Afghan leader visits Pakistan to discuss peace

Chairman of Afghanistan’s High Council for National Reconciliation Dr. Abdullah Abdullah. (AFP)
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Updated 28 September 2020

Afghan leader visits Pakistan to discuss peace

  • ‘No link’ with Doha talks stalemate, says spokesman

KABUL: A top Afghan politician will travel to Pakistan on Monday to strengthen bilateral ties and discuss the ongoing peace process with the Taliban, officials said on Sunday.

Dr. Abdullah Abdullah, who is chairman of Afghanistan’s High Council for National Reconciliation, is expected to meet Prime Minister Imran Khan, lawmakers, and “could hold talks with military leaders” during his three-day visit to Pakistan.

“The goal of the trip is to seek regional cooperation for the strengthening of the peace process, bilateral relations, regional consensus and requesting cooperation and assistance to bear fruit for peace and cease aid for terroristic groups,” Faraidoon Khawzoon, Abdullah’s spokesman, said.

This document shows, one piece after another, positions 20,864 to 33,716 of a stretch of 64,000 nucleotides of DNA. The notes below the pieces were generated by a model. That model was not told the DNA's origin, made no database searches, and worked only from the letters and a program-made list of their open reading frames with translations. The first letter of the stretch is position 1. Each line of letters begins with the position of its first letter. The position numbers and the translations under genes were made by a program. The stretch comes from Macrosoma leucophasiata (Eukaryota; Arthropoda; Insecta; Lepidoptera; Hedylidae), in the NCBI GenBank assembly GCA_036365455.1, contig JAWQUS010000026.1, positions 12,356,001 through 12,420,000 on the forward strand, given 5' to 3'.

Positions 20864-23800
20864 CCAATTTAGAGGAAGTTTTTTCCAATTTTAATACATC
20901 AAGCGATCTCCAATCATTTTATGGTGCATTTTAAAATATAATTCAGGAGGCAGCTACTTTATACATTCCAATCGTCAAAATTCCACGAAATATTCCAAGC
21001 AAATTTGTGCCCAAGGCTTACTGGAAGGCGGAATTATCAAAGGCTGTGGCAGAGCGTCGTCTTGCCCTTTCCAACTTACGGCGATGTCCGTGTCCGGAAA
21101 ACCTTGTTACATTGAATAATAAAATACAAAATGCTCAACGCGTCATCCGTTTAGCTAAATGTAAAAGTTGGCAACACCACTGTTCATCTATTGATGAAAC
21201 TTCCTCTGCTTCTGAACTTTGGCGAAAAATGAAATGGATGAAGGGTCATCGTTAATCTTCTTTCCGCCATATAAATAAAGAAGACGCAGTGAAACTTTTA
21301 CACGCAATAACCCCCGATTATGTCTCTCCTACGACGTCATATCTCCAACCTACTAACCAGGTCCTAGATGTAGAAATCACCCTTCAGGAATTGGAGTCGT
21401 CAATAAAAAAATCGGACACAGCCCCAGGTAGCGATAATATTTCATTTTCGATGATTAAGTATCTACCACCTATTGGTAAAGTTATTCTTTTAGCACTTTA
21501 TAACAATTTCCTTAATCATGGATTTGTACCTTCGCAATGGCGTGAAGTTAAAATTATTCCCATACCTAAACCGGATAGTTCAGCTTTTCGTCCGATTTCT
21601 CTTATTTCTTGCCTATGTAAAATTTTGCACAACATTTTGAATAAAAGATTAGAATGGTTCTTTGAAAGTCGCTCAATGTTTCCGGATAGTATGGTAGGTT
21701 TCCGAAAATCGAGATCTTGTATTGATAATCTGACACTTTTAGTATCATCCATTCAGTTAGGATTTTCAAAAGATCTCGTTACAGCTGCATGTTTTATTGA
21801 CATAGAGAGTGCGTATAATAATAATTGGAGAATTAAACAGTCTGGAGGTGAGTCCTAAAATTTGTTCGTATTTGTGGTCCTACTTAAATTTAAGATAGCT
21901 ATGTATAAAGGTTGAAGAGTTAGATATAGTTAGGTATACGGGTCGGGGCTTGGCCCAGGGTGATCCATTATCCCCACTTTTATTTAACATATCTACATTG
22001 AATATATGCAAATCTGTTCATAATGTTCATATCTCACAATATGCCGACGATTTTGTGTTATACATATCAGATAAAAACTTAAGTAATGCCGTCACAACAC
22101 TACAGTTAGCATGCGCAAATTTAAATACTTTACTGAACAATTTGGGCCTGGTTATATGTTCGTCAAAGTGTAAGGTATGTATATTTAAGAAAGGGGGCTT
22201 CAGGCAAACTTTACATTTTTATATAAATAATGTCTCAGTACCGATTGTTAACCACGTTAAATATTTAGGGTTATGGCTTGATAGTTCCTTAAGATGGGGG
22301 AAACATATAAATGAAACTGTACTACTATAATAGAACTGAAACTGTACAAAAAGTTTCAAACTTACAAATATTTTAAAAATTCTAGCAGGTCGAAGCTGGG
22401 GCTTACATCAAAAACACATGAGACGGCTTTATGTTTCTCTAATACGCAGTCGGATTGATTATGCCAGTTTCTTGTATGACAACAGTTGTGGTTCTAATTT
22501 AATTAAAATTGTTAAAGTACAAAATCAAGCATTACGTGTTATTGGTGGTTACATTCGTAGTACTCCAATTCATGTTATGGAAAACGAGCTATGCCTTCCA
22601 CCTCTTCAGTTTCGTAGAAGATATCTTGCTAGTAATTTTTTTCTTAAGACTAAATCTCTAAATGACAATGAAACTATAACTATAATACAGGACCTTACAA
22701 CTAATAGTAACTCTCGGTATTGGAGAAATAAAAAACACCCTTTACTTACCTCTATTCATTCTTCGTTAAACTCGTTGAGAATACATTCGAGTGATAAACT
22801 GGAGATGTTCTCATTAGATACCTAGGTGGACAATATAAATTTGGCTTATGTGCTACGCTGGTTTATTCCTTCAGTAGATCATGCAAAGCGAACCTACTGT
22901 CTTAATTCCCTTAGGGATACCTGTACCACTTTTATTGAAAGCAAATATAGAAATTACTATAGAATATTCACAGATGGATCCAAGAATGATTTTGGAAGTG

The visit follows an invitation from Khan and takes place amid ongoing intra-Afghan talks in Doha.

Talks between the Taliban and Afghan government negotiators began on Sept. 12, but they have failed to make headway due to a lack of consensus on the agenda and terms and conditions for the agreement.

Khawzoon said Abdullah’s trip had “no link with the stalemate in the talks,” which were initially set to take place in March this year based on a historic peace deal that was signed between the US and the Taliban.

The February accord is expected to lead to the complete withdrawal of US-led foreign troops from Afghanistan by next spring.

Experts said that there was more to Abdullah’s Pakistan visit than met the eye.